The sign that Jesus gives them, it’s almost as though it was too big. They were looking for fleas and Jesus gave them an elephant. They’re only looking at the physical sign. Jesus was giving them the linchpin of history. They were looking for a healing, or, perhaps, a jug of wine from Cana. Jesus gave them the once-and-for-all only miracle you’ll ever need. They were looking for the destruction of the temple; he was pointing them toward the death and resurrection of God.
Many times, we aim too low. I went to a new high school, started up my sophomore year, so we got to do a lot of fun and strange things. One year, someone donated 20 compound bows, so we had an archery class. We set up the targets, pulled back the bows and shot. And as most of you know, the closer you are to the target, the easier it is to aim. You start getting 20, 50, 70 yards away, and you don’t aim at the target anymore. To get the hang of it, you need to shoot a lot, and you need to aim high.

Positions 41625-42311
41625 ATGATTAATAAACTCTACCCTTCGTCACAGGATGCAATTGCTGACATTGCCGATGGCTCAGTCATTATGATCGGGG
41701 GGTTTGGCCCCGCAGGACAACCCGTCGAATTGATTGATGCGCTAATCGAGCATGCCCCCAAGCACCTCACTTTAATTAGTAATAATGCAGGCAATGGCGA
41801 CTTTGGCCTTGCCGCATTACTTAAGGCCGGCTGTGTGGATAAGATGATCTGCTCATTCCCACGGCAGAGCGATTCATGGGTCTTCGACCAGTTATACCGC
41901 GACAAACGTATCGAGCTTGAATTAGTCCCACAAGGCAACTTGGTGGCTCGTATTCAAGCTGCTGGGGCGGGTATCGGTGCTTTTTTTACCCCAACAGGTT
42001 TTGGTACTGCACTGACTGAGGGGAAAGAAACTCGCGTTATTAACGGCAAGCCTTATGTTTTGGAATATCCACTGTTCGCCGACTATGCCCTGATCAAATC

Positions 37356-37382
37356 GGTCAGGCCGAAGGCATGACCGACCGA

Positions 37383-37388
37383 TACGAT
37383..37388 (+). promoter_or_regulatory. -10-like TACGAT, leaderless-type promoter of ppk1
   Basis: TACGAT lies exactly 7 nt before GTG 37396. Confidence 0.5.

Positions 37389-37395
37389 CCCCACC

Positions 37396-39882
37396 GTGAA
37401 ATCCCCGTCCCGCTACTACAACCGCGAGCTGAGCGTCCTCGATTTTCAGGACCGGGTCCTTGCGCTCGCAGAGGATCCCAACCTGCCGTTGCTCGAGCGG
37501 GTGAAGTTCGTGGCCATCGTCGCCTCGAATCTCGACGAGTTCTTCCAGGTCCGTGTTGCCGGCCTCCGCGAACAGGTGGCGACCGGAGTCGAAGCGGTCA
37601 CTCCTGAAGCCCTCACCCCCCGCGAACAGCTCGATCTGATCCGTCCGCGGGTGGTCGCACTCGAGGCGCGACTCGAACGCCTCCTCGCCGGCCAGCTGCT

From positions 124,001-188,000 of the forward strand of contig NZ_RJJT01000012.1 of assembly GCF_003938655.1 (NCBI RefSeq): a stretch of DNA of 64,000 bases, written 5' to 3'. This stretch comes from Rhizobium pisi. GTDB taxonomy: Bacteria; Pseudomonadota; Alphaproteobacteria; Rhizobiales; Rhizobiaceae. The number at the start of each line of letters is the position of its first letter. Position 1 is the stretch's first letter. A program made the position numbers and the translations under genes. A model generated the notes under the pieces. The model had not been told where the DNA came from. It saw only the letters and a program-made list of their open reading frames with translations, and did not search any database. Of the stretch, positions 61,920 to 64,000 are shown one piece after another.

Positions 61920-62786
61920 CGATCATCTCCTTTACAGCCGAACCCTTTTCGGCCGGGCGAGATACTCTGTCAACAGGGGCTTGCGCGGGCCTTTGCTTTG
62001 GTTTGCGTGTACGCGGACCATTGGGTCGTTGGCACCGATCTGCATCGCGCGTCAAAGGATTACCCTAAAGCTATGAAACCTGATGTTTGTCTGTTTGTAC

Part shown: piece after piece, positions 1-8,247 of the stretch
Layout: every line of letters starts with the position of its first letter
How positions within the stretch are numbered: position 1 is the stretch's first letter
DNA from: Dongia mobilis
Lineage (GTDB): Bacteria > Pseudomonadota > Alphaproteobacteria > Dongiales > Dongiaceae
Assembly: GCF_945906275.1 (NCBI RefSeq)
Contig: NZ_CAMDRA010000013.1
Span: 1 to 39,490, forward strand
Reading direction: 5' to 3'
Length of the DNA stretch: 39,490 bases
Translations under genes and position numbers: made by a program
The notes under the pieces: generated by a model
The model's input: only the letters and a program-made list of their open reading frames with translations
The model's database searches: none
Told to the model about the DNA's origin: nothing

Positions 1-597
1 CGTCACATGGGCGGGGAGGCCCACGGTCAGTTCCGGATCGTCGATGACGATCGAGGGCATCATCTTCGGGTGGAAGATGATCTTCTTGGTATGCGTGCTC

Many times, as we think of success in a church, we think in terms of dollars and cents. We think in terms of people in the pews, people coming to worship, in terms of participation in meetings, in terms of checklists getting crossed off and positions being filled, when the whole bounty of God’s truth and love and justice and grace are being opened to us day after day, week after week. We sit stoic faced in the back of our church, waiting for the preacher to stop preaching, when in these shallow and inadequate fragile and finite words an unknowable God is doling out the unfathomable riches that only God can give – the forgiveness of sins, life, and salvation.